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Jul 16

Brothers

God bless you if you have one child, but I don’t think anybody should have just one child. Everybody needs a sibling. I have siblings, and I have so many amazing, precious memories with my siblings. I don’t know what I would do if I had been an only child.” – Sherri Shepherd (http://www.brainyquote.com/quotes/keywords/siblings.html#0AFDtAFXIQcj32Jm.99)

Brody and Ryan

I think about the quote above because there are times that I feel like I have two children but they live a life sort of like only children.  A deep hardship in the ordeal of parenting a child with autism is their social skills or lack thereof. Not all children on the autism spectrum have a lack of social skills or severe lack of social skills. For my son Brody, there is an extreme lack of social skills or interest in peers or any children at all. Brody will seek out interaction from adults at times but that seems to be his social limit. Brody not seeking the social interaction coupled with his extreme lack of communication makes a relationship with a parent difficult to cultivate let alone a relationship with a sibling.

I grew up with 5 siblings and my husband grew up with 6 siblings. We are all very close to our brothers and sisters in our family. These relationships built our character and the friendships with our siblings continue to this day. Even the siblings we are not as close with still hold a special place in our hearts. A sibling is a person we hold similarities to and share countless memories. A sister or brother is the person we first develop many of our social skills, spend time playing with and help us evolve as a person. It is an automatic friend for life!

The recent difficulties between Ryan and Brody have not always been as big of an issue but as the younger brother has gotten older, it has. Ryan is now 4 years old and Brody just turned 7 years old. As with most typical functioning children, Ryan constantly wants to play. Whether it is pretending he is Luke Skywalker, reading books or playing outside, Ryan likes a friend to play with. Previously Ryan did not mind that a friend to play with was either me, Dad, an uncle or an aunt. Sometimes I was able to have that ‘friend’ be a cousin near his age or my friend’s child. Unfortunately, I do not often have other children at my disposal to play with Ryan. Ryan has never been one to be able to just play with toys and be content. Ryan has always loved and craved to interact with others. Even when Ryan sits and watches a movie, he wants someone else to be there with him. This summer though, has been especially rough as Ryan is desperate to play with his brother and Brody is not in school and constantly home.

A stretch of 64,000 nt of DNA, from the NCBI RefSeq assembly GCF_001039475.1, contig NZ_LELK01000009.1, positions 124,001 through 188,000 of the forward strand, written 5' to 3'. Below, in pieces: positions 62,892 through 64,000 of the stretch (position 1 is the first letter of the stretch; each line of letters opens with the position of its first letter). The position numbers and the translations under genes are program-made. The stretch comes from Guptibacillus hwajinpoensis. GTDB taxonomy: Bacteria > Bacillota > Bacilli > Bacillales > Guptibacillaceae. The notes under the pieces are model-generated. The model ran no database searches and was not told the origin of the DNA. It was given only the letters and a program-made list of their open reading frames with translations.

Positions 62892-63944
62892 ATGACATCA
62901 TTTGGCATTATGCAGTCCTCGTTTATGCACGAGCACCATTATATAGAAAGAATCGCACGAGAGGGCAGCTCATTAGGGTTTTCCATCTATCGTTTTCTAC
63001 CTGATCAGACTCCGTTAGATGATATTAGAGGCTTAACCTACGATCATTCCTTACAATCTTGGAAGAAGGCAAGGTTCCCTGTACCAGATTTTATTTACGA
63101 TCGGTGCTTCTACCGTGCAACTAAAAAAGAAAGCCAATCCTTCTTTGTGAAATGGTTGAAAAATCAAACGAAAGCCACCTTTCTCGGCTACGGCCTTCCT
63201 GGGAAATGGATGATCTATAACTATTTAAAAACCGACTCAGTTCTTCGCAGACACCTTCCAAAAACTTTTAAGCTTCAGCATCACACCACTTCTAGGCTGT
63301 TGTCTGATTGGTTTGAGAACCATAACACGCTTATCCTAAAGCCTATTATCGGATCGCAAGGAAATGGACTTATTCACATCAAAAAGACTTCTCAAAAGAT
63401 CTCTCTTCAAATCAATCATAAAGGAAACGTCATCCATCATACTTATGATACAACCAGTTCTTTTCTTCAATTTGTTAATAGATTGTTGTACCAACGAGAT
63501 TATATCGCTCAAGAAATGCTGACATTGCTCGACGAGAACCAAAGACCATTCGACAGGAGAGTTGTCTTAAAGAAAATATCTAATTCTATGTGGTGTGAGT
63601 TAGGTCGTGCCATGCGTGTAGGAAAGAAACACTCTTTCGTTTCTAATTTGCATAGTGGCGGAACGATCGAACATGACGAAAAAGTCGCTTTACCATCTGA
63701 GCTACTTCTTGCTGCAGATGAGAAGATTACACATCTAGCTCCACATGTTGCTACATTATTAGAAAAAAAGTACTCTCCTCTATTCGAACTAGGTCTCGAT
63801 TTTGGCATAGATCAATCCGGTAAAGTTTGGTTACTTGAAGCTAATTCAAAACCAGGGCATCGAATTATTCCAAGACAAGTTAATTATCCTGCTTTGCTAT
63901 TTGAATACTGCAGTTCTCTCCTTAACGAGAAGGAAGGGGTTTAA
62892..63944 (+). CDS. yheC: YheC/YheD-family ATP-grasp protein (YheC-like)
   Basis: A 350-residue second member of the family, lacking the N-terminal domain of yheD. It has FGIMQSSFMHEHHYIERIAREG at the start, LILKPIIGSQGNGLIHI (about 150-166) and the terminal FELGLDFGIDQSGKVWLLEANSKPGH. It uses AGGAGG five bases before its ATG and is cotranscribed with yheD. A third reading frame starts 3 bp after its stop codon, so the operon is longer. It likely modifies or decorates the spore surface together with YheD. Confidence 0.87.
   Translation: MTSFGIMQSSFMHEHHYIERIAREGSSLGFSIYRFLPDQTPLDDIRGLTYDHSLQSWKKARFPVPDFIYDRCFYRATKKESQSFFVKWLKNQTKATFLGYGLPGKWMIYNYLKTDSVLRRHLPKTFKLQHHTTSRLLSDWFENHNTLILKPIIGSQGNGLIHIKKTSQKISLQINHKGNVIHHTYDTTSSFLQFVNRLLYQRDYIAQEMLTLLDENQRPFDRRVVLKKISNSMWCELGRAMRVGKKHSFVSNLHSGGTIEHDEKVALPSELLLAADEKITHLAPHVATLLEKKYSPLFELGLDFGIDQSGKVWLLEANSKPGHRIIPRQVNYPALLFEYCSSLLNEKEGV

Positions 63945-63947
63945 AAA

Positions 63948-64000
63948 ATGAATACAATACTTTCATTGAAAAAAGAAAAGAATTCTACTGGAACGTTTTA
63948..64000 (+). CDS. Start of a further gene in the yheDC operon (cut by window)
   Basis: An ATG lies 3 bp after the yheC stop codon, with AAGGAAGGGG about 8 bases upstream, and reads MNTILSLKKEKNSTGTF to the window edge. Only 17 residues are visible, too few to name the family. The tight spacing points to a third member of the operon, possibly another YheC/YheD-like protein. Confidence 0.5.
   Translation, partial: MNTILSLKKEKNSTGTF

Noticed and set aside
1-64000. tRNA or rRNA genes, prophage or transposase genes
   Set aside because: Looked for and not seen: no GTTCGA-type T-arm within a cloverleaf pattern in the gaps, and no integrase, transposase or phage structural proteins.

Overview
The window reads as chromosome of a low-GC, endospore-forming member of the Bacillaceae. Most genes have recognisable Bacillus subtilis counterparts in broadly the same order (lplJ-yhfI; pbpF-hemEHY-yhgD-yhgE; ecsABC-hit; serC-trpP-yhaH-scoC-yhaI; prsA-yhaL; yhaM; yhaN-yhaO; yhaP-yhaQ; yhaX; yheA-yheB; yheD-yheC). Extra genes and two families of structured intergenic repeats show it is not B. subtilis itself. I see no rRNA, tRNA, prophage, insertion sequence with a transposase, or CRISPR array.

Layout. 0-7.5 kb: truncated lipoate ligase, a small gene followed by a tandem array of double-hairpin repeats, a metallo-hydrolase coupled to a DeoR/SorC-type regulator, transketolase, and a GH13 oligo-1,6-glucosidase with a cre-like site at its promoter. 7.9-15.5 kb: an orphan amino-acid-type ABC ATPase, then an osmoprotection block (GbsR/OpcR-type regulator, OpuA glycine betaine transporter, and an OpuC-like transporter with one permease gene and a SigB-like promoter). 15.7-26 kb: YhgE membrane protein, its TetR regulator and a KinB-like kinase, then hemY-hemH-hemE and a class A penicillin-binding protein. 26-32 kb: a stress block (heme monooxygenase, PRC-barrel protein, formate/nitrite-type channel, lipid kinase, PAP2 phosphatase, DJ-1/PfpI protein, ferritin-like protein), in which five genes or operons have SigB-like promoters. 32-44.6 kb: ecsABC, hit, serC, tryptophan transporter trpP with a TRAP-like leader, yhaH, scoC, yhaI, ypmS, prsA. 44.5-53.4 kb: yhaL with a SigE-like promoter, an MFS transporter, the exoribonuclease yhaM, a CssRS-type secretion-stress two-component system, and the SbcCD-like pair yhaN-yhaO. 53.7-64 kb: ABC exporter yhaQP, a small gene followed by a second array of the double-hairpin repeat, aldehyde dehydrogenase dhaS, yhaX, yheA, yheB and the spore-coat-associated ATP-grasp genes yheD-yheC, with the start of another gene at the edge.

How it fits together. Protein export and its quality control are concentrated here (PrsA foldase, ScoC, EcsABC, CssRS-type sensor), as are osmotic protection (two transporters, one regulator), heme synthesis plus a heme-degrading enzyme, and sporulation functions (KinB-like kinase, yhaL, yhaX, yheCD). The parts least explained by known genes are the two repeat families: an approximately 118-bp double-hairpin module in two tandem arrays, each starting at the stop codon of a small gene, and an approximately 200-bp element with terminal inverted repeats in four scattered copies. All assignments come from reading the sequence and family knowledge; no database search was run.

I hear Ryan constantly say to Brody any of the following:

“Hey Brody, do you want to play?”

“Brody do you want to play light-sabers with me?”

“Hey Brody do you want to watch a movie with me?”

“Brody how old are you?”

“How was school today Brody?”

“Brody, let’s eat”

“Brody, do you want to sit by me” or “Can I sit with you”

“Brody, can I play with that?”

“Brody, I love you so much”

“Brody, let’s hug”

Not once, have I seen Ryan say any of these statements and Brody even make eye contact, let alone respond. For a while, the effect of Brody’s disinterest has not only been Ryan reaching out but Ryan doing anything to Brody for some type of reaction. Ryan will bug Brody, take toys, hit, push, tell him what to do, take things away, etc. For him psychologically, any reaction from his brother is better than no reaction.

Many have told me that Brody does love Ryan in his own way. I have also been told that in time, when they are older, they will be the best of friends. Well no matter what the future holds, it is difficult NOW to watch these things daily. It does not stop the effect this sibling relationship – or lack thereof – has on Ryan mentally NOW. As much as these things bring tears to my eyes and depress me, I have a small place in my heart that hopes and longs for the sibling connection to be made by my boys. I am also realizing, with behavior intervention, that my role as their mother is to teach Brody HOW to play with Ryan and how to have a brother. I never thought I would have to do this as a parent but it is now a role I need to embrace.

I guess I feel compelled to share of this problem because it hangs over me and pulls at my heartstrings daily. As with most things I write about on this blog, I hope sharing will help me or others

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